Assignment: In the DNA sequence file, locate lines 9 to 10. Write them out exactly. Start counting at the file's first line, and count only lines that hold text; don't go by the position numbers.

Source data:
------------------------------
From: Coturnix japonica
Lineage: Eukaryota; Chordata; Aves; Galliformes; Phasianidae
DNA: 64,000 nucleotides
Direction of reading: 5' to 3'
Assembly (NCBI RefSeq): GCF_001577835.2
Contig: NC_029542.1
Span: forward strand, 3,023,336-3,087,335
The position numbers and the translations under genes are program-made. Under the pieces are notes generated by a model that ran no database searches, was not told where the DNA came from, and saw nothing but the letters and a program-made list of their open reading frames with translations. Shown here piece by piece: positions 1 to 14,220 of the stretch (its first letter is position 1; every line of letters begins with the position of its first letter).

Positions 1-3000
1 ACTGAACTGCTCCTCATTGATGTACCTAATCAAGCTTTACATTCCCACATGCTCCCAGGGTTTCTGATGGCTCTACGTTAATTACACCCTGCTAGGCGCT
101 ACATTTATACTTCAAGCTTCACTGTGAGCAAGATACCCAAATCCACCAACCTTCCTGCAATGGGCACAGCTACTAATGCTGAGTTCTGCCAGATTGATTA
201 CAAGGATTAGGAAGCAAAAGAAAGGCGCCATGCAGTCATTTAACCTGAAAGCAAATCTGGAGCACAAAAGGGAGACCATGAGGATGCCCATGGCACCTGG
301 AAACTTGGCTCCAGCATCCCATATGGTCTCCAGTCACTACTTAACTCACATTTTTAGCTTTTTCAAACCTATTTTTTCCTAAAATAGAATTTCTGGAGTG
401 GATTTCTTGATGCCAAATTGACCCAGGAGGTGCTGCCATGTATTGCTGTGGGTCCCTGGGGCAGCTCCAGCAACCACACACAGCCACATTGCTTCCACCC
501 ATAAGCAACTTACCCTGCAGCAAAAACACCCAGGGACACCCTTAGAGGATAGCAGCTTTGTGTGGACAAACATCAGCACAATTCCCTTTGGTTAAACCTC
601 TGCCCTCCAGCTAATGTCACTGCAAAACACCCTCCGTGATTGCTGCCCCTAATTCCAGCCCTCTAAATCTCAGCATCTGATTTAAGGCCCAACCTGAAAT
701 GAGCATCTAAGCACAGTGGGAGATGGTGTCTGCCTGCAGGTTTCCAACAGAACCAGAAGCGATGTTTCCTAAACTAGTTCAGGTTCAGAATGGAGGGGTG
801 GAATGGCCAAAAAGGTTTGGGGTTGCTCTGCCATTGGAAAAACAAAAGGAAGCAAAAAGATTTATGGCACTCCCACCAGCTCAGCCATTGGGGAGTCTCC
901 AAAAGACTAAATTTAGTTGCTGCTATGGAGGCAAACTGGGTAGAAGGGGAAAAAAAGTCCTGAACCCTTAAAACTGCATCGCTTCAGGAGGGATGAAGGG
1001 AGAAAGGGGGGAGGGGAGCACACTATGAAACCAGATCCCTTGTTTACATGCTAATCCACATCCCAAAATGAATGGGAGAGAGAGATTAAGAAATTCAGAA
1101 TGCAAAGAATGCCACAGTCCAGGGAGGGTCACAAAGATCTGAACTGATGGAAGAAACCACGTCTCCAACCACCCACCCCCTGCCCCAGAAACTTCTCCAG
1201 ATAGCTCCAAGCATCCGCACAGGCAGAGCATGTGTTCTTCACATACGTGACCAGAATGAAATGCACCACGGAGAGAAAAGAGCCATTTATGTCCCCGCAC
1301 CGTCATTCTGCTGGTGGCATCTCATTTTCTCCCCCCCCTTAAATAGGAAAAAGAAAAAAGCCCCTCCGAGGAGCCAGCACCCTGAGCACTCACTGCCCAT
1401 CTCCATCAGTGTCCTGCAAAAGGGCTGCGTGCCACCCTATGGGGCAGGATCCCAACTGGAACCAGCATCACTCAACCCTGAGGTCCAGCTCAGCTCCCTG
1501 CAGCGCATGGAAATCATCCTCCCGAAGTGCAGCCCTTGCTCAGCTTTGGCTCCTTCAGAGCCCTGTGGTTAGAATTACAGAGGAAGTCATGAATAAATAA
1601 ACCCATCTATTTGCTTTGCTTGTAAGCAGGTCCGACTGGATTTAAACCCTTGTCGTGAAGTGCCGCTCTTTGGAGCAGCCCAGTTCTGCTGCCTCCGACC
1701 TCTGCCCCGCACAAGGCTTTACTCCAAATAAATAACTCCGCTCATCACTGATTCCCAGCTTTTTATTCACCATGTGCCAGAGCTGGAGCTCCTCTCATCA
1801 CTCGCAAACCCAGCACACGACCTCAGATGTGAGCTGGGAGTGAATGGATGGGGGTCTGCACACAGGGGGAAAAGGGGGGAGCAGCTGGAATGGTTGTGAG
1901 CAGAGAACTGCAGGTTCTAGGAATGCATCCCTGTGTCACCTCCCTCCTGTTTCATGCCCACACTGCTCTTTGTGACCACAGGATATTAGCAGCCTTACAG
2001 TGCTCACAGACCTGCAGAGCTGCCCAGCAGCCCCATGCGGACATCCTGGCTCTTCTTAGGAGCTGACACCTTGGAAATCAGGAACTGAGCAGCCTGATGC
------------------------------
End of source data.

Positions 1-3000
1 ACTGAACTGCTCCTCATTGATGTACCTAATCAAGCTTTACATTCCCACATGCTCCCAGGGTTTCTGATGGCTCTACGTTAATTACACCCTGCTAGGCGCT